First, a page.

There’s so many things to say about Modern Times and so many reasons why this film HAS to be seen by everyone. One of its best quality is that it’s entertaining, but remains clever. When you watch it, you know you’re looking at a masterpiece. Modern Times is a film that makes you live many emotions, from joy to sadness, but, every time, you feel like you are watching a visual poesy. What’s funny in this film is Charlot. Charlie Chaplin makes us laugh and laugh and created so many inventive gags. Of course, the most famous is the “eating-chair” one. A company presents a chair made so the worker can continue their work while eating. They decide to show an example to the boss with one of the employer. Charlot is the one chosen. At the beginning, things are going alright, but when he starts the eat the corn, the machine suddenly derails and becomes crazy. It’s certainly one of the most famous visual gags created by Chaplin. But if you think about it, without those funny moments and without Charlot, because he is the one who creates these comic clips, or at least is part of them, this film would have been a real drama. The ending, without revealing it, is a little sad, but in a way beautiful and gives us high hopes. Chaplin was able to make a good balance between the comedy and the drama, and I think it’s perfectly represented in this ending scene.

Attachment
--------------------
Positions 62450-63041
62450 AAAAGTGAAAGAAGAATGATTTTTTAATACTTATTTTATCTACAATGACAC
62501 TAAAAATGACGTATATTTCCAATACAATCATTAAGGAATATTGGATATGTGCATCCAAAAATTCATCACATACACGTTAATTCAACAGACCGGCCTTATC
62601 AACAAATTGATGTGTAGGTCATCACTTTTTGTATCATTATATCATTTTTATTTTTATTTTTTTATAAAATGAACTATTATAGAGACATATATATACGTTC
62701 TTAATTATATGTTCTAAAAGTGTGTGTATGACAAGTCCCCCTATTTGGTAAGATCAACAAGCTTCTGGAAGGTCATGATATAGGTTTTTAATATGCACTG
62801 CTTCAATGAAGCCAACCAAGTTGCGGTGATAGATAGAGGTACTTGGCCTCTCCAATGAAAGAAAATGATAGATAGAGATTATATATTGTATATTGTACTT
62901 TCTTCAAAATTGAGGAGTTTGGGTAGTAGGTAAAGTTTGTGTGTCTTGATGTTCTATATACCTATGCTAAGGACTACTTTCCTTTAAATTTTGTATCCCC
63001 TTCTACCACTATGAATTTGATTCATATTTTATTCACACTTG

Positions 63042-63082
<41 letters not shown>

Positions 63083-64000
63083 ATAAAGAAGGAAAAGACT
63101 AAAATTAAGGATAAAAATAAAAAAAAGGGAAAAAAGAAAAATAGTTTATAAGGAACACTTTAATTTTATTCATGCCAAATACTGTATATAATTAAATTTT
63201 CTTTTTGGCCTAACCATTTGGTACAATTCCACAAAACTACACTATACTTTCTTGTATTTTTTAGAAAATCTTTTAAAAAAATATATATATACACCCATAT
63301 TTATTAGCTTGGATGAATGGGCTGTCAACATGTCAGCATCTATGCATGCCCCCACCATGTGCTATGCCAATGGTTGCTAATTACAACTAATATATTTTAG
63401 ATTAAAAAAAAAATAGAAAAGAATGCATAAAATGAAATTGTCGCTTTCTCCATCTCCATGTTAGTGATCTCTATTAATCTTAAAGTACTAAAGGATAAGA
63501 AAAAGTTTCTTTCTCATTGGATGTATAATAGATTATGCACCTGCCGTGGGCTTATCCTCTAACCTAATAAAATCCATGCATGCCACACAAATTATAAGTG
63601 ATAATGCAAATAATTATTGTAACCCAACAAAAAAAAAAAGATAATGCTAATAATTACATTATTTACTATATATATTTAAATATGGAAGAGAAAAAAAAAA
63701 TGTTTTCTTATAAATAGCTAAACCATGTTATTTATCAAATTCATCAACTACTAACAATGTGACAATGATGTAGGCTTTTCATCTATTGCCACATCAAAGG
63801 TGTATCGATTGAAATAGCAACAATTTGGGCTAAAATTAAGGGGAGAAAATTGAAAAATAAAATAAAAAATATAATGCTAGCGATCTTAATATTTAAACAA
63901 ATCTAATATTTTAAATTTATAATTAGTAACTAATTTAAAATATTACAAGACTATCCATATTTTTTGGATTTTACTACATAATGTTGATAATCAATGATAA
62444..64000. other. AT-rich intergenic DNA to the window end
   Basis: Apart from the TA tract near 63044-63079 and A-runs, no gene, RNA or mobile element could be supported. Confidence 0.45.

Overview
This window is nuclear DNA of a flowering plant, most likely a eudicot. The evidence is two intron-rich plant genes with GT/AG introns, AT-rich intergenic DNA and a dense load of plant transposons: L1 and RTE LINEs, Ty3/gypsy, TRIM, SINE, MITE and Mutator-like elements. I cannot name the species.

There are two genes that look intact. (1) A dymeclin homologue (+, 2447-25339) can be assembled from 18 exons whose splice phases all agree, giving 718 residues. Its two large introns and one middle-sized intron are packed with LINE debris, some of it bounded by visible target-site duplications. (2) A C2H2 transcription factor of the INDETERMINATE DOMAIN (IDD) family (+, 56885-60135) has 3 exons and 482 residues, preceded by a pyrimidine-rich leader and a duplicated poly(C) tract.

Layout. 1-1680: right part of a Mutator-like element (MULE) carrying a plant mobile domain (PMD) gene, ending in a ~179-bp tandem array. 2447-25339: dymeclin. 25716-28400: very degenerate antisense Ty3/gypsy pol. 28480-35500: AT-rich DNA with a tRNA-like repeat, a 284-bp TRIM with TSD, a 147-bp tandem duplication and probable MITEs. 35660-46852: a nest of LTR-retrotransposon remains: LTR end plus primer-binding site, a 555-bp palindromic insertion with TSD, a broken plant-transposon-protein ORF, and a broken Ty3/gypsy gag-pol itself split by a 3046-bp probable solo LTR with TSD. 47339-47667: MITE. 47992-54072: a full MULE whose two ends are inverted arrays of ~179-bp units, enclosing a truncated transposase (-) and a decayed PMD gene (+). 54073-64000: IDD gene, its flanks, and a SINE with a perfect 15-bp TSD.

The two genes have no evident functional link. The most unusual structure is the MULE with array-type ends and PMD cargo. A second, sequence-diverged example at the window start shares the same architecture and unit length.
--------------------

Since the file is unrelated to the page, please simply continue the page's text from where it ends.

But the films is also truffled with a great quantity of small moments that can be last 2 seconds, but that makes us laugh all the times. Just the way Chaplin walks would be one of them. One of my favourite one is when he splashes the boss with oil and then, one the ambulances and a policeman. I also like the part where he’s in jail and puts salt on his meal, but cocaine has been put in the salt shaker. His reaction worth a million. As it is a silent film, these are all visual gags, and it makes us understand why the visual potential of a film is very important.
Well, Chaplin used this visual potential not only for his gags, but also for creating marvellously beautiful images. Of course, we all know the final image in the ending. Ok, for those who haven’t seen the film, I’m sorry, but I HAVE to show it, because it’s too beautiful not to be shown. Chaplin and Paulette Goddard look so adorable here, especially Paulette with her pretty dress. She looks like a little doll. Because this shot is so poignant, it brings tears to me every time I see it.
Another shot that is absolutely brilliant visually is this one when, after he had learned that the factories are re-opened, Charlot runs from their “house” to go to the factory. I don’t know why, but there’s something so strong in this image. You see this little man, with his derby hat and his cane, running to the city, to a solution to live. The contrast between him and the factories in the background is so impressive. Well, there’s so much meaning in this shot and it “gets” me all the time.
Of course Chaplin ends his film in a brilliant way, but he does the same to start it. The first image we see is a group of sheep and then, a group of people coming out of a subway station. They all wear similar clothes. This image kind of tells us that we are now in a society where everybody is alike and everybody follows everyboy, just like sheep do. Charlot is the “different” one and, because of that, he creates a chaos around him. However, he’s the hero, he’s the one we want to see on the screen, he’s the one we like.